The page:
Incidentally, terrace houses like these look tiny from the front, but they often take full advantage of the depth of their lots to provide quite a bit of space inside. They are common in Pittsburgh because they were a good solution to the problem of cheap housing: they gave working families a reasonably sized house of their own that they could afford.

  • A Snowy Day in Beechview

    Dagmar Avenue in the snow

    Old Pa Pitt would like to tell you that he climbed a tree in the howling wind just to get these pictures for you, but he would be pulling your leg. They were taken from the walkway of the Fallowfield streetcar viaduct.

    Walkway on the Fallowfield viaduct
    Alton Street

    If architecture is frozen music, then utility cables are the surface noise on a worn shellac record.

  • Tudor Duplexes in Shadyside and Beechview

    Woodside Dwellings

    This duplex in Beechview is one of a pair right beside the Westfield stop on the Red Line. It looked very familiar. Where had we seen it before?

    Duplex on Ellsworth at St. James Place

    This duplex is on Ellsworth Avenue in Shadyside, part of a group of duplexes on St. James Place and the adjacent side of Ellsworth Avenue. It is not identical to the one in Beechview, but so many of their parts are identical that the Beechview and Shadyside duplexes were obviously drawn by the same pen.

    Woodside Dwellings

    Above, a perspective view of one of the pair in Beechview, which is marked “Woodside Dwellings” on a 1923 map. It stands on Westfield Street, which was briefly called Woodside Avenue; the other of the pair was called “Suburban Dwellings” after the cross street, Suburban Avenue. Except for the loss of the Tudor half-timbering in the front gable, this one is very well preserved. (Suburban Dwellings has lost more details.)

    Below, a perspective view of one of the duplexes in Shadyside.

    Duplex on Ellsworth Avenue

    One of the details they share is a “No Outlet” sign. But we can see that the Shadyside duplexes are narrower and deeper than the Beechview ones. The same architect adapted as much of the same design as possible to the different dimensions of different lots.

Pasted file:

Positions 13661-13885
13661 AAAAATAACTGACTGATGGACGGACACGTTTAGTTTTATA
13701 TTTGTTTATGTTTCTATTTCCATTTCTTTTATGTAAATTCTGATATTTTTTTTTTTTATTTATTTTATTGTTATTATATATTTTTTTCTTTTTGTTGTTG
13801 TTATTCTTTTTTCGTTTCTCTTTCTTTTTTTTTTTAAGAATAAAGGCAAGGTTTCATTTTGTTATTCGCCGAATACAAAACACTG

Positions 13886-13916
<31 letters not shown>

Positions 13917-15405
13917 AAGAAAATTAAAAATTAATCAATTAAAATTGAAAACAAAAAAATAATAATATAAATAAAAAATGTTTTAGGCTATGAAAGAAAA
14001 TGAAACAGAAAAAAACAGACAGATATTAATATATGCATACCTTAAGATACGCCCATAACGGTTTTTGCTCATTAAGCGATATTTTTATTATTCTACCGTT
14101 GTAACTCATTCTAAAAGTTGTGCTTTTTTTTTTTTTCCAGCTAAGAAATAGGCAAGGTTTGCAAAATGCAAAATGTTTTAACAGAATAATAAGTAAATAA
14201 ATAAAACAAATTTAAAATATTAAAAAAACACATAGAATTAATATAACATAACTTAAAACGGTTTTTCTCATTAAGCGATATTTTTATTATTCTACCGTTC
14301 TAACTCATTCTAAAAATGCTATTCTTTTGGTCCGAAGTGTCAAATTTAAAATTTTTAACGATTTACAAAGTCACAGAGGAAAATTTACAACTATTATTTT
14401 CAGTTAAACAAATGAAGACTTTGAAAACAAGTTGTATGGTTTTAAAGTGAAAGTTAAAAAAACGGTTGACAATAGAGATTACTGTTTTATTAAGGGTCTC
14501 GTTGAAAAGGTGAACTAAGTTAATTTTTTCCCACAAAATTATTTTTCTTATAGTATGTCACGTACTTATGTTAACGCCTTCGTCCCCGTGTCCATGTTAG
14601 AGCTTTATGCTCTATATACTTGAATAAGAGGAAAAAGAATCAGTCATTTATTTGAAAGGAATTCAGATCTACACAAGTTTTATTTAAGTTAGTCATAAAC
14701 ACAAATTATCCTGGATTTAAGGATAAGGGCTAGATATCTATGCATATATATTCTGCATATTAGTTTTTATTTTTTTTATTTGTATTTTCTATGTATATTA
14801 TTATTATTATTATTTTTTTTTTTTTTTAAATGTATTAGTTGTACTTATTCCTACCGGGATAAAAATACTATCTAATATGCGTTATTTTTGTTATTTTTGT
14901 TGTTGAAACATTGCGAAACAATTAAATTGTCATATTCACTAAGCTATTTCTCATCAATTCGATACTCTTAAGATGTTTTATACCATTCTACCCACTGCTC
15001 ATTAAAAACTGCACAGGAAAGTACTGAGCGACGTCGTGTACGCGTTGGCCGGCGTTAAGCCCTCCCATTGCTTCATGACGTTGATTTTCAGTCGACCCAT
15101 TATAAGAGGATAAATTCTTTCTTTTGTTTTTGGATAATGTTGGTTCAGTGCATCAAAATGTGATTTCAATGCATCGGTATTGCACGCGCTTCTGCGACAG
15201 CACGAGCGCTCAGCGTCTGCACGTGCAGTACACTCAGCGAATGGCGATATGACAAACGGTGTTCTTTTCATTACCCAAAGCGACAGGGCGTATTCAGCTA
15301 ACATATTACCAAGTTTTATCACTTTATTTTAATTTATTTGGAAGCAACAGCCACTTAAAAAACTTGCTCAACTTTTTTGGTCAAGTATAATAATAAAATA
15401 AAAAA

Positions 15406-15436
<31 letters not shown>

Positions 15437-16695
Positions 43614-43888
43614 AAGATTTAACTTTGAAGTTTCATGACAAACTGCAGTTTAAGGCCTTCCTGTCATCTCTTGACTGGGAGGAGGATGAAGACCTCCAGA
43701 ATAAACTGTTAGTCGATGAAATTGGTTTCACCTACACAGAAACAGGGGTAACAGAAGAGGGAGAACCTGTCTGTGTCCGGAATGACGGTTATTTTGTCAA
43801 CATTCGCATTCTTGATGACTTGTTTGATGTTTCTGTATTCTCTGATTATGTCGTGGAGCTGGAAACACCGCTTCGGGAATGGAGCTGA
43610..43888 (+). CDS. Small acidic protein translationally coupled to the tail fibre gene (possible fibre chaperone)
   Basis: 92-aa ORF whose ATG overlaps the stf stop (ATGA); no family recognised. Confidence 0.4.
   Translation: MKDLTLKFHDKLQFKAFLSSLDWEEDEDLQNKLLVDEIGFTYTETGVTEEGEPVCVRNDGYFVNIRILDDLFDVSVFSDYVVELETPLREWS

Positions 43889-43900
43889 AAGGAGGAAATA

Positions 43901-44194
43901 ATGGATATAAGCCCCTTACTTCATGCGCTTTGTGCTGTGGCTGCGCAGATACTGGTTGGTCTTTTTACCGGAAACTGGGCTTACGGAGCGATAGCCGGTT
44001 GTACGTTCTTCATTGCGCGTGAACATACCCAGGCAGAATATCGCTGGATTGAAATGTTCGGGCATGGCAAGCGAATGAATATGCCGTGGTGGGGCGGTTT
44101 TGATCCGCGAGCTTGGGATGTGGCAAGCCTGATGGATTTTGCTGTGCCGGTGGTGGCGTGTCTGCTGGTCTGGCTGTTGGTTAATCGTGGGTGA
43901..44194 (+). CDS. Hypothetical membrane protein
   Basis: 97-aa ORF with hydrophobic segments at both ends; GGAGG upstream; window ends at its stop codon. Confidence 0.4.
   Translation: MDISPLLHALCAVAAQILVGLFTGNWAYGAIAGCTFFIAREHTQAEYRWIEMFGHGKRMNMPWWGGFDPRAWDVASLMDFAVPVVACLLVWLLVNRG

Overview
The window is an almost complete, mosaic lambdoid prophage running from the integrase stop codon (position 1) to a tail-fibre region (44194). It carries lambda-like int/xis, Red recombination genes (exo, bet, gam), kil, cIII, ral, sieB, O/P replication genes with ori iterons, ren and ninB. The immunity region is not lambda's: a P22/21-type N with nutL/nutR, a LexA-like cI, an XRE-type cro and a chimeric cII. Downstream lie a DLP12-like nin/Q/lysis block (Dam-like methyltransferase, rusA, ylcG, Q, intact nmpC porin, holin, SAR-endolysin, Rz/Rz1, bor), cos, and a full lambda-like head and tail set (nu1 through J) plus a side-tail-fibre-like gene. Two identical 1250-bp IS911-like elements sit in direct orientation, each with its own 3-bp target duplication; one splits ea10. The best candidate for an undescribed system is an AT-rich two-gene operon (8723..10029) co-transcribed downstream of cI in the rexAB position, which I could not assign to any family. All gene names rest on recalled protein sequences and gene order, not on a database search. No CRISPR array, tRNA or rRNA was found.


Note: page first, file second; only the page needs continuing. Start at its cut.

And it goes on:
Four more of these duplexes stand on St. James Place, a little one-block side street running back to the cliff overlooking the railroad and busway.

    Tudor duplex

    This one has kept its original tile roof.

    Perspective view
    Another duplex
    Yet another

    A detail preserved by the one in Beechview is the Art Nouveau art glass with Jugendstil tulips.

    Art glass

    Old Pa Pitt does not yet know the architect of these Tudor duplexes. But if he had to make a wild guess, he would guess Charles Bier. The wide arches with strong verticals above, and the filtering of Tudor detailing through a German-art-magazine Art Nouveau sensibility, strongly remind us of Bier’s other works. There are other known works of Bier both in Shadyside and in the South Hills.

    In Shadyside, these Tudor duplexes are interspersed with Spanish Mission duplexes, showing once again that Tudor and Spanish Mission belong together.

    Duplex on Ellsworth Avenue
    Duplex on St. James Place
  • Robert E. Sickenberger House, Beechview

    Robert E. Sickenberger house

    This modest house in Beechview does not stand out a great deal from its neighbors. Its lines seem to be a little more simple, perhaps, but you would not stop to gawk at it when you walked by on the street.

    The architect, however, was headed in an interesting direction. H. C. Clepper designed this house for Robert E. Sickenberger in 1914,1 and he was already flirting with the simplicity of modern style.2 Two decades later, Clepper (working for a bigger architectural firm) would be the designer of almost all the ultramodern concrete houses in Swan Acres, “America’s first modern suburb,” most of which still stand today and are still the objects of pilgrimages by architectural historians.

    Front of the house

    As we have seen many times before, surprisingly interesting bits of architectural history are ready to ambush us from the blandest streets once we know to look for them.

    1. Source: The Construction Record, December 6, 1913: “Robert E. Sickenberger, 725 Frick building, is taking bids on the erection of a two-story brick veneer residence to be built on Rockland avenue, Beechview, to cost $4,000. Plans for the building were made by Architect H. C. Clepper, Park building.” R. Sickenberger appears as owner of this house on a 1923 map. ↩︎
    2. We should point out, however, that some of the current simplicity may come from later alterations, such as the replacement of some of the trim with aluminum. and alterations to the porch. ↩︎